The Hunting Depot at Grunewald Hunting Lodge
Court Society and the Hunt
Frederick the Great closed the royal hunting lodge located in Berlin’s Friedrichswerder quarter (now Berlin-Mitte) in 1765 and opened the hunting depot at Grunewald Hunting Lodge in 1770. The king, who had little interest in hunting, also had hunting equipment from Liebenwalde, Oranienburg, and Spandau transported to the Grunewald site, where an extensive depot with wagons, canvas barriers, nets, and more was established. Wooden hooks on the ceiling still recall this use. Hunting weapons, however, were not stored here, but at the armories.
The hunting depot was in service until use of the imperial hunting grounds was discontinued in 1904. Subsequently the building was variously used, among other things as a horse stable and wagon shed, and by a mounted police unit in the 1920s.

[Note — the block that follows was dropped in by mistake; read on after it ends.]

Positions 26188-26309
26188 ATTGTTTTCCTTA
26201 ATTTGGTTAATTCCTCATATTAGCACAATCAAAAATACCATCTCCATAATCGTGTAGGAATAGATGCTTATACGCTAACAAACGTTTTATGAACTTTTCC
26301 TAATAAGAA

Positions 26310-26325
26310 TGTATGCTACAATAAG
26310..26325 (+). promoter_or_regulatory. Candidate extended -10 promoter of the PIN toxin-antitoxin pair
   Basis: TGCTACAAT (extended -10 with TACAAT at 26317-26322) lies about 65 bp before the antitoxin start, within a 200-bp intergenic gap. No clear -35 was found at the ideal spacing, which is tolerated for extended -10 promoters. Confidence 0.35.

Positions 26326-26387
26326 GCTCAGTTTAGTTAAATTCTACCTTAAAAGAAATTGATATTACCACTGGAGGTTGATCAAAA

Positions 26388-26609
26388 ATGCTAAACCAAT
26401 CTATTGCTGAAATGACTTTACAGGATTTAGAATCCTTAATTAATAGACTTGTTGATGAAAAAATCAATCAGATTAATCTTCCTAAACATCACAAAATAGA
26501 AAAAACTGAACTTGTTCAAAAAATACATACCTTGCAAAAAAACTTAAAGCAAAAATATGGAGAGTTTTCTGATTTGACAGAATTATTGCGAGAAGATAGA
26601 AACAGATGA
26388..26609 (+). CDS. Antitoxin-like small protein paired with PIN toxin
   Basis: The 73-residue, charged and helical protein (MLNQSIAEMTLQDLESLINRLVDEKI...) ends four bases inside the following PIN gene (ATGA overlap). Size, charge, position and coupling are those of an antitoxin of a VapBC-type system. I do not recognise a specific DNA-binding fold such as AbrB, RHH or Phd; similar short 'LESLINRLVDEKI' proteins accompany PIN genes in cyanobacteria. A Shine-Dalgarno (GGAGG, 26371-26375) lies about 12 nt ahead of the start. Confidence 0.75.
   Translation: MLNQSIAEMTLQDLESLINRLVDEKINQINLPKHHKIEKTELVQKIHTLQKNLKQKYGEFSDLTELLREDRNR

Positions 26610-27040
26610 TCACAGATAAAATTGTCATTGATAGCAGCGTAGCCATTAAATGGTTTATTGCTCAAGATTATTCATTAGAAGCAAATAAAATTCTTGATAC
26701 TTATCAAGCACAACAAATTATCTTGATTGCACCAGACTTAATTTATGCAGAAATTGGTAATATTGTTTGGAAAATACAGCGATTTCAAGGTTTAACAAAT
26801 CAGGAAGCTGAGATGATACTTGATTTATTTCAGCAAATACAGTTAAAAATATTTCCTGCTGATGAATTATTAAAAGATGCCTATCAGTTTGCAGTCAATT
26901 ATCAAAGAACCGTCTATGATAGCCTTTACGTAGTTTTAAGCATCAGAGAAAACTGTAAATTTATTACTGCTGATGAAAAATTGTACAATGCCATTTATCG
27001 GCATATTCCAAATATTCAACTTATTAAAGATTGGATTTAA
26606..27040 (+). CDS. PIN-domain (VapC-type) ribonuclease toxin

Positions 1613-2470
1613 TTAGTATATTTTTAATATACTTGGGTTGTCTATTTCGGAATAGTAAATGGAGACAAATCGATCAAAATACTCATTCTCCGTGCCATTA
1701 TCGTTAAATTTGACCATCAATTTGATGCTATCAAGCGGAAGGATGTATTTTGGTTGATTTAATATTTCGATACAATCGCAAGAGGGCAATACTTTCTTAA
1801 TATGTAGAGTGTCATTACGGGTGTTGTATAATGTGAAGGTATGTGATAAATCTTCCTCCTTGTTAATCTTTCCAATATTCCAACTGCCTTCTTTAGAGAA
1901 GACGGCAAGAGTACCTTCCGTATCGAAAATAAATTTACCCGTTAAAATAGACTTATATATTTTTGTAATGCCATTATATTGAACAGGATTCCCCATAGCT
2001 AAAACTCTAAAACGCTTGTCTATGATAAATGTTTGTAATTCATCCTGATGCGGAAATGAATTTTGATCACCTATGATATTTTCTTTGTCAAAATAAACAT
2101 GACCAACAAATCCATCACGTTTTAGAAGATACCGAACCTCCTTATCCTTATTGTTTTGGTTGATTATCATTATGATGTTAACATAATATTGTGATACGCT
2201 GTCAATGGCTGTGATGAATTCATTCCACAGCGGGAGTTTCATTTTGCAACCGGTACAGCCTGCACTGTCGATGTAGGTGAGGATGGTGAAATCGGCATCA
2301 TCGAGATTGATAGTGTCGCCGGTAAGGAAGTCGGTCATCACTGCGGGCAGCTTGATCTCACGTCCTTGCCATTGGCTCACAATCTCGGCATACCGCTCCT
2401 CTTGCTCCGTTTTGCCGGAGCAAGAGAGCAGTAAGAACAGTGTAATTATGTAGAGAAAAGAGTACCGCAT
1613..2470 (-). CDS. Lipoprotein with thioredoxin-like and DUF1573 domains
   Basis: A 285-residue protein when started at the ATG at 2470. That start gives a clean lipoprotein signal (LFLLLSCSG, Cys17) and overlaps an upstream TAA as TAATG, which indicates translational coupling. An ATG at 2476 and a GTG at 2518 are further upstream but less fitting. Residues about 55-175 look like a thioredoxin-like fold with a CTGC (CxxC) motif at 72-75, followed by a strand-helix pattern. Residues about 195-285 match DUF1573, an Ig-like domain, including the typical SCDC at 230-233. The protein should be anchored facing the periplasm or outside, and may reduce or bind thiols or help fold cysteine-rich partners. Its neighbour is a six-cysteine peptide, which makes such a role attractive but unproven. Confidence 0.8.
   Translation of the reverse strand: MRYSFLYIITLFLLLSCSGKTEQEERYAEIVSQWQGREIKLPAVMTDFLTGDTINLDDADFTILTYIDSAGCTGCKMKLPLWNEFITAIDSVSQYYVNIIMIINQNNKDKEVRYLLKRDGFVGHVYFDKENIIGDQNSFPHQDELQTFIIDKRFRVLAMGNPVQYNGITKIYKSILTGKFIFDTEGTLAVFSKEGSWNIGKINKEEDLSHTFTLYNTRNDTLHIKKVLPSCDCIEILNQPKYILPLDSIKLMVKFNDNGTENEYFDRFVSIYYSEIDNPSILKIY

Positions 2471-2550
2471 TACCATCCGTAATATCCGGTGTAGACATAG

In early 1977, the hunting collection was reopened to the public, focusing on an extensive, excellent-quality collection of some one hundred wheel-lock weapons that had been moved for safety from the former armory on Unter den Linden to the western half of Berlin during World War II.
Following German Reunification the wheel-lock weapons were returned to the armory, and the hunting depot in Grunewald was thoroughly reorganized. Supplementing the exhibition at the palace, it now presents the history of the courtly hunt in Brandenburg-Prussia and its most common forms. Archaeological discoveries from the former moats around the Hunting Lodge also illustrate the site’s construction history.